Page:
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Fire Engulfs Brazil's National Museum


When a building is destroyed by fire, there are certain losses that even the best insurance policy cannot possibly replace. And that is surely true at Brazil's National Museum in Rio de Janeiro. A fire destroyed much of the 200-year-old building and much of the artwork inside. NPR's Philip Reeves is in Rio. Hi, Phil.


INSKEEP: How did this fire start?

REEEVES: Well, it started around 7:30 last night local time. The museum was closed. The building's got a lot of wood and paper in it and stuff, and so this flame spread with astonishing speed and engulfed much of the building. And pretty soon, there were flames 30 foot high soaring up into the night sky. The fire department says it got the blaze under control at around 3 a.m. today. Aerial footage shows very considerable damage. Firefighters are actually still working through the building this morning, and we don't know what the cause was yet, Steve.

INSKEEP: Yeah. The images - you see fire, you see flame at virtually every window. There doesn't seem to be any roof left. There's flames and smoke coming out of the top of the building, maybe nothing left but the stone walls. What was in that museum?

REEEVES: Oh, it had a pretty impressive collection, items not just of importance to Latin America but globally, a huge range of things, you know, from the world of art, zoology, anthropology. There was a collection of Egyptian mummies. There were Greek and Roman treasures collected by emperors over the ages. There were insects gathered by jungle explorers and dinosaur bones and paintings and photographs. And there was Luzia. That's the nickname given to the skeleton - the remains of a woman who was found in a cave in Brazil in the 1970s. She's an estimated 11,500 years old, and that makes her one of the oldest human skeletons ever found in the Americas.

INSKEEP: Goodness. And I suppose if this fire broke out after closing, there wouldn't even have been staff available to maybe grab the most valuable things and run. Did anything survive?

REEEVES: Well, the fire department says that they were able to save some pieces. We don't know what and how much at this stage. And we also do know, Steve, that not all of the collection was kept within the areas of the building that were consumed by fire. So that's the good news. But, you know, everyone here is very, very worried that much has been lost. The president of Brazil, Michel Temer, has talked about an incalculable loss, as he puts it, that's - still quoting him - "destroyed 2,000 years of research and work and knowledge."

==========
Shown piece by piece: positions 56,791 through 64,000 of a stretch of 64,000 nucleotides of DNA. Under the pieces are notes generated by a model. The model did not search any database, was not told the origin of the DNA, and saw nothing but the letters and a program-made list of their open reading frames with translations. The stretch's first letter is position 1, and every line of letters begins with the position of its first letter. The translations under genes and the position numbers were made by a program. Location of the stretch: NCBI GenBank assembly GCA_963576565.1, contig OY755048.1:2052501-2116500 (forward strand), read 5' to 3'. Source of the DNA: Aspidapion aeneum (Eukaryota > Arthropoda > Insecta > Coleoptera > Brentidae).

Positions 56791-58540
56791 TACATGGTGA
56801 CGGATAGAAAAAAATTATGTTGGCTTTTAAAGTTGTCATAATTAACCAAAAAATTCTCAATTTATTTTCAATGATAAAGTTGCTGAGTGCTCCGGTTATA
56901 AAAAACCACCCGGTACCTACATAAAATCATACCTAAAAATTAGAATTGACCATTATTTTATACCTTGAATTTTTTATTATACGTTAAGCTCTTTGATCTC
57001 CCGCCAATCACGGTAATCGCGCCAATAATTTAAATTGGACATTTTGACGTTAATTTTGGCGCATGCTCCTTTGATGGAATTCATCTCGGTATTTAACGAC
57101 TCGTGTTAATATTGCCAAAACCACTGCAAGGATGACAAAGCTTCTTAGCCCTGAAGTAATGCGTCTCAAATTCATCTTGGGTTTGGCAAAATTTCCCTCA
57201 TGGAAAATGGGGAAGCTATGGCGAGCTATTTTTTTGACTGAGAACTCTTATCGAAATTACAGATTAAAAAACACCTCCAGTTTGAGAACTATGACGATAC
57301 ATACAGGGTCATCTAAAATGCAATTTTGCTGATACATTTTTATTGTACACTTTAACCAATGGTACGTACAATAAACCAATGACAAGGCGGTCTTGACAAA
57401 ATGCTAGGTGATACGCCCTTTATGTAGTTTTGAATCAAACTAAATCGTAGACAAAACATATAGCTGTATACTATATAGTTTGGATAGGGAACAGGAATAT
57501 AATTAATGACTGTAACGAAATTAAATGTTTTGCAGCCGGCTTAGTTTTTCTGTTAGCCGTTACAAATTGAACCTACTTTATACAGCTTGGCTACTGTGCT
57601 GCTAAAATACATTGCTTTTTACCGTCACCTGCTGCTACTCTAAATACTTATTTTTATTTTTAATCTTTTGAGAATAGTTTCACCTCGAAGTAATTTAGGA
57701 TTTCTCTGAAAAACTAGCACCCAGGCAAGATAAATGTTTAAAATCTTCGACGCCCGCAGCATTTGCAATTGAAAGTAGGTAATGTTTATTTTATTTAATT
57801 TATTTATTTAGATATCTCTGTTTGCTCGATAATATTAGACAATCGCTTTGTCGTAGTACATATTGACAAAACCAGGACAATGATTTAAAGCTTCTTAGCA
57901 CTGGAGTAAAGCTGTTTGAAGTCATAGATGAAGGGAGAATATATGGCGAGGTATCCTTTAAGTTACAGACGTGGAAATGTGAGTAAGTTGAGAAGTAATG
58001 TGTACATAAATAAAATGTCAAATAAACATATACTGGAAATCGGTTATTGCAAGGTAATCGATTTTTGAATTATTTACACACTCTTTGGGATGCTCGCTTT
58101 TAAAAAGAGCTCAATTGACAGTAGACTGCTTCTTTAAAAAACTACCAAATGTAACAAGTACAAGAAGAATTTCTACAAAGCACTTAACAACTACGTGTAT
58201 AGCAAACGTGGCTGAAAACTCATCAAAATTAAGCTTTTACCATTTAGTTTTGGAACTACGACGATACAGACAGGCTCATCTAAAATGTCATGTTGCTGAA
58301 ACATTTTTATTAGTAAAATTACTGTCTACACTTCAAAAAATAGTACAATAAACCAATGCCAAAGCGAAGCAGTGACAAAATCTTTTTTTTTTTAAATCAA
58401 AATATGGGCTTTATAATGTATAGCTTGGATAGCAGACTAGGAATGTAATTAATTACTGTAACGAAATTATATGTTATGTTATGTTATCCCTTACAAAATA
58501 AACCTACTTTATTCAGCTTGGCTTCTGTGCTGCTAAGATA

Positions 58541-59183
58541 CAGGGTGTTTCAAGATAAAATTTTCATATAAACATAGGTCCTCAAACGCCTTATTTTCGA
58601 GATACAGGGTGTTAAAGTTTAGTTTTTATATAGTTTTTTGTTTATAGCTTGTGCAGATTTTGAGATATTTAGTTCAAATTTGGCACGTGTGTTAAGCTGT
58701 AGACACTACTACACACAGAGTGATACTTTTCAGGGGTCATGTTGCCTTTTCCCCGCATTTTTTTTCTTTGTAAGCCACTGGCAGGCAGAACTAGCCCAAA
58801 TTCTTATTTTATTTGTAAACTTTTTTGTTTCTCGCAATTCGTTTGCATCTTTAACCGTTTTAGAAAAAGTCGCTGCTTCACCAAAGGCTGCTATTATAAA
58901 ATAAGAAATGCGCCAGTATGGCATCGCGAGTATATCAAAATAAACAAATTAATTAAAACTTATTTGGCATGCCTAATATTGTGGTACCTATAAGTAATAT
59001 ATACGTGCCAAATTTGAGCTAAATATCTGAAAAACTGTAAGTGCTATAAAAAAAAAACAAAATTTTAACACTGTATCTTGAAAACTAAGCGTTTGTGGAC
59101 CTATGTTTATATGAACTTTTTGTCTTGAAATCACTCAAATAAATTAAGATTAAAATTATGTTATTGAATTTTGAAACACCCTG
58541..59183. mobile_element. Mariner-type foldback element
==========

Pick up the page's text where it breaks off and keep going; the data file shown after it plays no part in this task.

INSKEEP: I'm just thinking of what a tragedy it would be if one of the buildings of the Smithsonian here in Washington were to burn down or the Met in New York City. How are Brazilians responding?

REEEVES: Well, you know, the fire was still in its fairly early stages when the recriminations started. Over the specific circumstances, a spokesman for the fire department says that at first efforts to fight the blaze were slow because several fire hydrants near the museum didn't work, so they had to get water from the nearby lake. But there were also recriminations concerning the larger issues here. The building was in terrible repair, you know, and people are asking, why was it allowed to get that dilapidated? The museum staff had talked of being chronically underfunded. That's thanks partly to Brazil's financial crisis which the country's still struggling to recover from. So this is getting political. ALLnd of course there's a big election, a presidential election, next month. And so it's bound to become an issue there, too.

INSKEEP: NPR's Philip Reeves is in Rio de Janeiro, where the National Museum burned. Philip, thanks very much.

REEEVES: You're welcome. Transcript provided by NPR, Copyright NPR.

NPR transcripts are created on a rush deadline by an NPR contractor. This text may not be in its final form and may be updated or revised in the future. Accuracy and availability may vary. The authoritative record of NPR’s programming is the audio record.

Philip Reeves is an award-winning international correspondent covering South America. Previously, he served as NPR's correspondent covering Pakistan, Afghanistan, and India.